Omega-3 Content in Seafood Products

Seafood can be one of the healthiest options for you and your family, but some products are healthier than others.

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Last updated: Mar 23rd, 2023
Omega-3 Content in Seafood

Seafood products are often lauded for their omega-3 content, which can support all kinds of health goals. But what exactly are omega-3s, and how do you balance the nutritional components of certain types of seafood with known toxins like mercury?

Here, we’ll take a close look at specific seafood options to see which ones offer you the most benefits and the least risk.

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What are omega-3s?

Fatty acids are building blocks for fat, which is essential for our bodies’ continued survival. There are multiple fatty acids, including several under the omega-3 umbrella. In seafood, you can find two major omega-3s: eicosapentaenoic acid (EPA) and docosahexaenoic acid (DHA). A third common omega-3, alpha-linolenic acid (ALA), resides in plant oils you find in certain nuts and seeds. And other omega-3s, such as docosapentaenoic acid (DPA), are becoming more interesting as we learn about them.

ALA is the only omega-3 that’s an essential fatty acid, which means your body can’t make it on its own. Your body can break ALA down into EPA and DHA, but not in sufficient amounts compared to what you can get from seafood.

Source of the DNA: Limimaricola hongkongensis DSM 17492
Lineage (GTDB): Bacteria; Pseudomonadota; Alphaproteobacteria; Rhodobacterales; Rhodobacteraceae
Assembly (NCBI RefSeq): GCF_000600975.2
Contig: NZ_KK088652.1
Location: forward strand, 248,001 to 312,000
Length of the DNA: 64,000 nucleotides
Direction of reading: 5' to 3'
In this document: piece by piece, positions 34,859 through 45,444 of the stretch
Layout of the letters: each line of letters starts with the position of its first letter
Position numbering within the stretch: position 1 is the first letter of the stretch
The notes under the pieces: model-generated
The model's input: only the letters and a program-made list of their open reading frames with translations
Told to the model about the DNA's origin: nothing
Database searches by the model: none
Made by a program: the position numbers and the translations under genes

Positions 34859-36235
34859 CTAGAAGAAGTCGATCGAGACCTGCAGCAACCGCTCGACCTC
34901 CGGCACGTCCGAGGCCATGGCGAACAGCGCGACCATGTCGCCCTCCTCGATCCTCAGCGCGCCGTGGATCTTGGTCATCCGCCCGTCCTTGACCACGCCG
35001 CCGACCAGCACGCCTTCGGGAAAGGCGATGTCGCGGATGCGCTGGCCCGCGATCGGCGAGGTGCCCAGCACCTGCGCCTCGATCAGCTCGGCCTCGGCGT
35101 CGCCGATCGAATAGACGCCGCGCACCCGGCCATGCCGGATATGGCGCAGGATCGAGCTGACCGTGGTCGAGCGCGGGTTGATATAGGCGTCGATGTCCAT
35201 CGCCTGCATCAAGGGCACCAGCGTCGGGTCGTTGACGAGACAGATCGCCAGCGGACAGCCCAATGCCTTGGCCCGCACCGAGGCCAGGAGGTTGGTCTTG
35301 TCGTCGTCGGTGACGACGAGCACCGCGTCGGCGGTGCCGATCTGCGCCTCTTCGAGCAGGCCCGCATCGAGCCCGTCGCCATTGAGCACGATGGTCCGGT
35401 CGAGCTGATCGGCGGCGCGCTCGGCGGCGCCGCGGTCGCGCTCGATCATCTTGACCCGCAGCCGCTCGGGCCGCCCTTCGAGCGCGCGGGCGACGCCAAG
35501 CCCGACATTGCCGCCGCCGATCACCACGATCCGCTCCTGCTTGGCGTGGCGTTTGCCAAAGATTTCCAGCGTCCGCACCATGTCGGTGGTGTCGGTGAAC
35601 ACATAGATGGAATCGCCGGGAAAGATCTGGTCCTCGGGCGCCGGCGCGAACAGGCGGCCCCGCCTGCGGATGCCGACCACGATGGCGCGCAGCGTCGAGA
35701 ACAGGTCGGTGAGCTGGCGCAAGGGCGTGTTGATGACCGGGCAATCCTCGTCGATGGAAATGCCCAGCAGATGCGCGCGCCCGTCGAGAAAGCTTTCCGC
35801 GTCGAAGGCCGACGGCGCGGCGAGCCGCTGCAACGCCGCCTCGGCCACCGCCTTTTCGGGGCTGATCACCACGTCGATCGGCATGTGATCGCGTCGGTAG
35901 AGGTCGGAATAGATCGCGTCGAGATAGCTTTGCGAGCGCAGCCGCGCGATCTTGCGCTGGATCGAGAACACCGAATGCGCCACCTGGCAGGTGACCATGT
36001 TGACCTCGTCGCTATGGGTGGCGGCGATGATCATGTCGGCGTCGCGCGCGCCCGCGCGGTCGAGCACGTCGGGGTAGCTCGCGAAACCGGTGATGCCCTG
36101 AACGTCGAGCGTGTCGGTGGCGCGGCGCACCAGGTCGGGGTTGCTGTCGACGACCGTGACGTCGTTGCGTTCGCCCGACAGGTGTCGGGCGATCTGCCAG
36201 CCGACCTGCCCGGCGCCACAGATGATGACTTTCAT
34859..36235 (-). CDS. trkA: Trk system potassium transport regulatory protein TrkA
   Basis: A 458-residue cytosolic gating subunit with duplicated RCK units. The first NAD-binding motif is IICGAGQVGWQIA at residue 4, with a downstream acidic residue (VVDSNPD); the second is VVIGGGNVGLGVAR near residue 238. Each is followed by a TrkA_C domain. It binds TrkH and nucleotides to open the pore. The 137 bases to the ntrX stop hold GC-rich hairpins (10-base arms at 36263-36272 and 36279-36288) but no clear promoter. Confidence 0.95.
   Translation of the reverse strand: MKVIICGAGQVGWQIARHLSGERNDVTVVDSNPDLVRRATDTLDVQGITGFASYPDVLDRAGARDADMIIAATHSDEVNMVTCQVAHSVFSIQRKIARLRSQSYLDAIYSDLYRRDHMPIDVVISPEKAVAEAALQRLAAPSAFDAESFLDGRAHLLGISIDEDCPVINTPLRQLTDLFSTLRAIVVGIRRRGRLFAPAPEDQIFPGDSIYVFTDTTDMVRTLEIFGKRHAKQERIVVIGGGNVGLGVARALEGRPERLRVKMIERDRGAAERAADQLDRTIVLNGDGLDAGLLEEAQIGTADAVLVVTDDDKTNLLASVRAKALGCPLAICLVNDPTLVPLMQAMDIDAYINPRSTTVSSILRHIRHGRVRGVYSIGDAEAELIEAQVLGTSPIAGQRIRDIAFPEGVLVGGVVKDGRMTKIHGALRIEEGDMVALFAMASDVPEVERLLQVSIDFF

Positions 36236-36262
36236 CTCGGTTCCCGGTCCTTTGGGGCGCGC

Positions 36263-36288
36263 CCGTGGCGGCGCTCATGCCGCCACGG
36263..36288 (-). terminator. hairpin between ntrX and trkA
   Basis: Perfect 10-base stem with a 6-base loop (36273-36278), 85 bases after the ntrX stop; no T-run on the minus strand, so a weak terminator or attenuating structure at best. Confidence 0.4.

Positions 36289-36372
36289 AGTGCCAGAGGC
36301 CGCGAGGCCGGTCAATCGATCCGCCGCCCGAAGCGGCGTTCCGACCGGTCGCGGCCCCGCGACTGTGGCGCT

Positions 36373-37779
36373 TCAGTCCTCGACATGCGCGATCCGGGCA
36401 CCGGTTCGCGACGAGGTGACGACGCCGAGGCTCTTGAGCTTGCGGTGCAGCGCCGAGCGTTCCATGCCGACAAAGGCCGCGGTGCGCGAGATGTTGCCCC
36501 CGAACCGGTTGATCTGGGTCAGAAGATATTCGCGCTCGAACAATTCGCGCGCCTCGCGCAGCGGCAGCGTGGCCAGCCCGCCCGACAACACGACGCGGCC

What about omegas- 6 and 9?

Omega-6 and omega-9 fatty acids also play important roles in our health. Omega-6s even play a crucial part in your body’s utilization of omega-3s. But, unlike omega-3s, certain omega-6s may actually promote inflammation. Studies show that the average omega ratio is 20-50:1 omega-6s to omega-3s. To reduce the risks from overconsumption of omega-6s, researchers recommend people consume polyunsaturated fatty acids in a 4-5:1 (omega-6s to omega-3s) ratio instead. Basically, the average person should consider reducing their omega-6 intake and potentially increasing their omega-3 to achieve the proper ratio.

Some studies have shown that omega-9s reduced inflammation and prevented increases in plasma corticosterone (also known as cortisol, a stress hormone) in mice. One type of omega-9, oleic acid, is the primary type of fatty acid found in olive oil. Researchers note that the generous use of olive oil (and, by extension, oleic acid) in the Mediterranean diet might play a role in why it’s associated with lower death rates from vascular diseases and cancer.

Signs of deficiency

The essential fatty acids are alpha-linolenic acid (omega-3) and linoleic acid (omega-6). Essential fatty acid deficiency (EFAD) is rarely seen in healthy adults and children who eat a varied diet. Some populations, such as those with cystic fibrosis or gastrointestinal diseases (including, but not limited to, Crohn’s disease, ulcerative colitis, and celiac disease), are at increased risk of EFAD.

Researchers find that most EFAD reports are due to omega-6 deficiency, while the fewest complaints arise from a lack of omega-3s. You can also become deficient in nonessential oleic acid (omega-9), but your body would need to metabolize its stores of omega-3s and omega-6s first, in that order.

Some of the physical signs of EFAD include:

  • Scaly, dry rash
  • Hair loss or depigmentation
  • Growth problems in children
  • Frequent infections
  • Impaired wound healing

What are the health benefits of omega-3s?